Souper Tuesday: Ten Things on My Table This Thanksgiving
Hands down, Thanksgiving is my favorite holiday.
What’s not to love about a day that revolves around gratitude, relaxation and food?
It surprises some people that Thanksgiving is my favorite food holiday, since I haven’t eaten turkey in 14 years. But the sides are all just so divine. And more importantly, so numerous.
So instead of giving you a soup recipe today (we did have soup tonight, but it was out of a box), I’m sharing my menu for Thanksgiving 2013.
Most of the recipes can be found online, and I’ve provided links for those. You’ll notice that several of them come from Real Simple. I originally discovered these in the November 2006 issue, and still work from those torn-out magazine pages. But it’s nice to know they’re available digitally if there’s a melted butter accident.
(Oh, and I don’t have any pictures, which is a shame, but please just bear with me and enjoy the lovely photography at the links provided.)
Here we go.
Last year I had a small crowd, and made a turkey breast in the crock pot. Apparently it was a winner (I have to trust the word of my guests on this one). But I’m expecting a slightly larger crowd this year (including a ravenous Rory) and so I need a bigger bird. And though it’s not cheap, I might just order one from Whole Foods that’s all ready to pop in the oven,
2) Mashed Potatoes with Caramelized Shallots
So, I love mashed potatoes in theory. In practice, though, I’ve been kind of underwhelmed. They take a lot of effort (the peeling!) and aren’t so great reheated. This year, I’m going to try this twist on the standard recipe I’ve been using from Real Simple. I’m sure Noah will make comments about the “weird” things in the mashed potatoes, and then we’ll have to get into the etymology of the word “shallot” and go through the list of words it rhymes with, but hopefully they’ll taste good.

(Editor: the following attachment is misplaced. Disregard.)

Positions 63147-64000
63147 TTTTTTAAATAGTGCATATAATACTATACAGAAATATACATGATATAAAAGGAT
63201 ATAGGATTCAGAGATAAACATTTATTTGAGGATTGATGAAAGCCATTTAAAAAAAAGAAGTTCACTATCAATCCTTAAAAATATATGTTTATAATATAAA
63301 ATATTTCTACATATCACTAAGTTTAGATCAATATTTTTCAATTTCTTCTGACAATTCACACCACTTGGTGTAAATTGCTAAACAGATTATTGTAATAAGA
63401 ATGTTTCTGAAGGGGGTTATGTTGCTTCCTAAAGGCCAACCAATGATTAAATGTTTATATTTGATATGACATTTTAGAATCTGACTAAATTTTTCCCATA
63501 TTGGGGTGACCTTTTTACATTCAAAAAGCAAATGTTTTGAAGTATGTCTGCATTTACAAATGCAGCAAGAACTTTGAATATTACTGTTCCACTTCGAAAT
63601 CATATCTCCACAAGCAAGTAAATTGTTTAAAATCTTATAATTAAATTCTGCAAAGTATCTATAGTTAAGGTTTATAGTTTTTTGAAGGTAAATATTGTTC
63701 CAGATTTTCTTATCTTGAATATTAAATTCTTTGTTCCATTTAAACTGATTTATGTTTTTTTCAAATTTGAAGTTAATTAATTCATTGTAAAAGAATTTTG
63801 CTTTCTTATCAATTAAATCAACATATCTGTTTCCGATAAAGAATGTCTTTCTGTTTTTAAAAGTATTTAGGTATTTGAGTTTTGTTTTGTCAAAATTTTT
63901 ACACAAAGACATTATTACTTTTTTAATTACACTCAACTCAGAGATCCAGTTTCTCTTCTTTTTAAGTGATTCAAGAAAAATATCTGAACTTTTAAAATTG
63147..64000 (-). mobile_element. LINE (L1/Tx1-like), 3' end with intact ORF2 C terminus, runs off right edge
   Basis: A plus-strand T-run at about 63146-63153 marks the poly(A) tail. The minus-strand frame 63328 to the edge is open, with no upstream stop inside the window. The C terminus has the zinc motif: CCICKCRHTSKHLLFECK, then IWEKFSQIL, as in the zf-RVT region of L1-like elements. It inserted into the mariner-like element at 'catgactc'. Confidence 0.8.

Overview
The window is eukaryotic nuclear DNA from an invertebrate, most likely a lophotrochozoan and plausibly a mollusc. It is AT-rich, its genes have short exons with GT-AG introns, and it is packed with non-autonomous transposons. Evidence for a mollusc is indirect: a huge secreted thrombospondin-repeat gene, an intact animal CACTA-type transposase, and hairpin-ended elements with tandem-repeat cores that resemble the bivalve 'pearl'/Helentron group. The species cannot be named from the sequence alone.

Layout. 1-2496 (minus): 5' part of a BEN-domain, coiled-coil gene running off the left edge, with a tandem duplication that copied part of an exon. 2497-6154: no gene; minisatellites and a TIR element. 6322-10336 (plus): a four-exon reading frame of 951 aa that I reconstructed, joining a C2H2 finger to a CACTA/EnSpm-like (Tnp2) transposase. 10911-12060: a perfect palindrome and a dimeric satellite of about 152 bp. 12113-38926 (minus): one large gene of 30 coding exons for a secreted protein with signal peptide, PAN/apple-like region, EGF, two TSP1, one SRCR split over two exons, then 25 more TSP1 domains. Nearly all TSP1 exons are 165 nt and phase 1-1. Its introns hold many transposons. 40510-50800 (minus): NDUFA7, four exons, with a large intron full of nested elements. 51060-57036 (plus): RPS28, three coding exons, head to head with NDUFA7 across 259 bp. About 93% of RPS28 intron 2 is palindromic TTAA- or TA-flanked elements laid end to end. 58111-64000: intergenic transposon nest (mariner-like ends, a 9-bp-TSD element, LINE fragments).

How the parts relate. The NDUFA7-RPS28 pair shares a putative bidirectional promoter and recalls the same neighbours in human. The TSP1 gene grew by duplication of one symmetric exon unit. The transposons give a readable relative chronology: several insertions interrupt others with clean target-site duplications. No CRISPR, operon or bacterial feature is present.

Also: I’m cutting the recipe down; at least by a third, maybe more. Less peeling, less leftovers.
3) Everybody’s Mushroom Gravy
This gravy is the other thing I’m hoping will improve the mashed potatoes for me. All these years I’ve been making gravy out of the turkey juices (which, as you might imagine, I find kind of gross) and then haven’t been able to eat it. I heard about this mushroom gravy on The Splendid Table, and I thought “a ha!” Just the thing. It’s meat, dairy and wheat free, for those of you into those sorts of things, and supposedly delicious, for those of you into that. I’m excited to douse my potatoes with it.
4) Cranberry Orange Relish
Cranberry sauce is nice and all, but since I don’t eat the turkey, I don’t have much to do with it. I’ll probably make the Cranberry Orange Relish recipe that’s on the bag of Dole cranberries I just bought. But if you have a killer recipe, I’m taking suggestions.
5) Wild Rice Dressing
I love dressing. And I’ve been torn over which one to make this year. I’ve made this one before, and have also tried cornbread dressing. If it were up to me, I’d make a sourdough bread-based dressing this year.